Study of mobile mixed sensing networks in an automotive context
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A. Chakravarthy, K.Y. Song, J. Peraire and E. Feron, “Study of mobile mixed sensing networks in an automotive context”, book chapter in “Sensors: Theory, Algorithms and Applications”, Springer Optimization and its Applications 61, edited by V. Boginski, C. Commander, P. Pardalos, Y. Ye, New York : Springer, 2012, p.165-198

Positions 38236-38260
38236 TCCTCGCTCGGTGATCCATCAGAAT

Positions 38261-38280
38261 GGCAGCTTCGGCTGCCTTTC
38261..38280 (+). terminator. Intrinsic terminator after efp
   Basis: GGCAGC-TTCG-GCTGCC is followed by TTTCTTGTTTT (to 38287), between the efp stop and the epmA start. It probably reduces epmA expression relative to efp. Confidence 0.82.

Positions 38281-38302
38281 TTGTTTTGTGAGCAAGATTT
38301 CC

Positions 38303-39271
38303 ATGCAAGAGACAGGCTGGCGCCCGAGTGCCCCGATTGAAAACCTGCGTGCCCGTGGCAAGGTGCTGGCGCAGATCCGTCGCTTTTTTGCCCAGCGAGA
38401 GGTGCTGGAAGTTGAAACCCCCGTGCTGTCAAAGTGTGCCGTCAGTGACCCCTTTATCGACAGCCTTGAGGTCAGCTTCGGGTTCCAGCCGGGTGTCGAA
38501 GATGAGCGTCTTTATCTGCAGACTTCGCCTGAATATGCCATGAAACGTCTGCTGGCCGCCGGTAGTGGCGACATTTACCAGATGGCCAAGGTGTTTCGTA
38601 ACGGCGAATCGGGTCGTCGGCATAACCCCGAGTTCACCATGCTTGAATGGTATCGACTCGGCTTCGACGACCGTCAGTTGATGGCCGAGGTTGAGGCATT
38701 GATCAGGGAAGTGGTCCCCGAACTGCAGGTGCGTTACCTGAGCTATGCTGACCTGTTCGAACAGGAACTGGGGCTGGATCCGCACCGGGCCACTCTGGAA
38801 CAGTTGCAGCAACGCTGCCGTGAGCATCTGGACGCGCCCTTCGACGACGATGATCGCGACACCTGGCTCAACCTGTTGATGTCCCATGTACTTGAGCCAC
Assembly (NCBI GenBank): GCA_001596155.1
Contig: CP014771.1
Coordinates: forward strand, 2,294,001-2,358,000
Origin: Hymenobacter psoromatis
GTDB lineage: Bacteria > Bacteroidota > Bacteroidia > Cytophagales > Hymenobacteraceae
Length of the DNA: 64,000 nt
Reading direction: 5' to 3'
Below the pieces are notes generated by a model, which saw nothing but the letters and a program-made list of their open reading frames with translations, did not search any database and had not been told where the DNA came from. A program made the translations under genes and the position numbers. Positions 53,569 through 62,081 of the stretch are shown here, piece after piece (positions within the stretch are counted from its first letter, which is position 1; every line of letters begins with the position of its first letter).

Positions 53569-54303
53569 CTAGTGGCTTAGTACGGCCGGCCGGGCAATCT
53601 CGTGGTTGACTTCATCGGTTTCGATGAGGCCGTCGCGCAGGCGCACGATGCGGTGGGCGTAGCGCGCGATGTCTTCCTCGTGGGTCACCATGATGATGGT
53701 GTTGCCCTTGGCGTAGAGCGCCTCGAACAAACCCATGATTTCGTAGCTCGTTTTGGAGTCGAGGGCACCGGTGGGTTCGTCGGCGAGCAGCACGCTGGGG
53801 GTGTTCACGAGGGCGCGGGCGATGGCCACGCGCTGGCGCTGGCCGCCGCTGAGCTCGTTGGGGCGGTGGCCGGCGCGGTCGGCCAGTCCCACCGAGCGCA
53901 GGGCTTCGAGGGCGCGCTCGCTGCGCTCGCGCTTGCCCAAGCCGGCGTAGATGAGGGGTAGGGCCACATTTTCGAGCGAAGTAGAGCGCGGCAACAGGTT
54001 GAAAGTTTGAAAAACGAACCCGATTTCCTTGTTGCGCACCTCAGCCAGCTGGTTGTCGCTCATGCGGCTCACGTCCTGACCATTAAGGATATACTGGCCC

Mixed sensing mobile networks comprise of mobile sensors that have different sensing capabilities. We look at such sensor networks in an automotive context; wherein automobiles with two levels of sensing (and consequently with two different dynamics) are ‘mixed’ among one another. The two levels of sensing considered are local, near-neighbor information sensing; and advance, far-ahead information sensing. We look for conditions governing the way the two types of sensors should be mixed (i.e., required minimum number and distribution of the far-ahead information sensing vehicles in a mixed N-vehicle string) in order to meet certain performance objectives. In this regard, two types of models are considered – microscopic models (using ODEs) governing individual vehicle behavior; and macroscopic models (using PDEs) governing average behavior of groups of vehicles. The performance objective that we address is related to the safety of the overall network, and depends on the type of model being adopted – thus in the microscopic model, the performance metric is one of achieving zero collisions, in conditions where there otherwise would have been multi-vehicle collisions; while in the macroscopic model, the metric is one of weakening the shock waves that otherwise would have existed.
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